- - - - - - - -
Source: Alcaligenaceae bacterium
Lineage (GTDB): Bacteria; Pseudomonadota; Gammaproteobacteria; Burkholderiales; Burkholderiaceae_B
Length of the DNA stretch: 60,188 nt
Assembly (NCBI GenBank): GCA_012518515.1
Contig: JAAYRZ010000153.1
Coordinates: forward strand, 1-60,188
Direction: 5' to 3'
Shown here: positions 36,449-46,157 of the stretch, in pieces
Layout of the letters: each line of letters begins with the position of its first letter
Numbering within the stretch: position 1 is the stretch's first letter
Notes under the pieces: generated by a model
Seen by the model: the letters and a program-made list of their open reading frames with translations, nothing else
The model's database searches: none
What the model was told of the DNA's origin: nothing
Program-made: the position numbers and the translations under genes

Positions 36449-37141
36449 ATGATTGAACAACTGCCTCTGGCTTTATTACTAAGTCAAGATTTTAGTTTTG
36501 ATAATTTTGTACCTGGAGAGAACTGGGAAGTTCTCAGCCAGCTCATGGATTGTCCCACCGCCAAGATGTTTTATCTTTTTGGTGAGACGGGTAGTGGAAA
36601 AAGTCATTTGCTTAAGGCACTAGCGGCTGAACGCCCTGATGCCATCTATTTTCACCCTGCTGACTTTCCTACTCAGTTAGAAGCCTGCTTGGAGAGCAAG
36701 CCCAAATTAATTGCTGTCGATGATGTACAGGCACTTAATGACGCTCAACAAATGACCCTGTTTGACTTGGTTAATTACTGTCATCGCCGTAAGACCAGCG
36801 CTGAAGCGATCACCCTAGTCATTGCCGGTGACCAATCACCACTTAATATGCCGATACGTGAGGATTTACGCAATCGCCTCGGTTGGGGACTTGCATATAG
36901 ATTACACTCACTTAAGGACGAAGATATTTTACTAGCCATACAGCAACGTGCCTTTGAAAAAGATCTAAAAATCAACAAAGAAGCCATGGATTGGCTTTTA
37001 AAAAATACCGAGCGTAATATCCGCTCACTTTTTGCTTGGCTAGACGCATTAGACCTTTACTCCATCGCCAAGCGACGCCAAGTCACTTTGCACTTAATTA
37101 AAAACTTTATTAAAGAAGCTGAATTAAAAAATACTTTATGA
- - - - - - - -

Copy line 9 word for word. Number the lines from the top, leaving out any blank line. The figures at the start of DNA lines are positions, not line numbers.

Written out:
Layout of the letters: each line of letters begins with the position of its first letter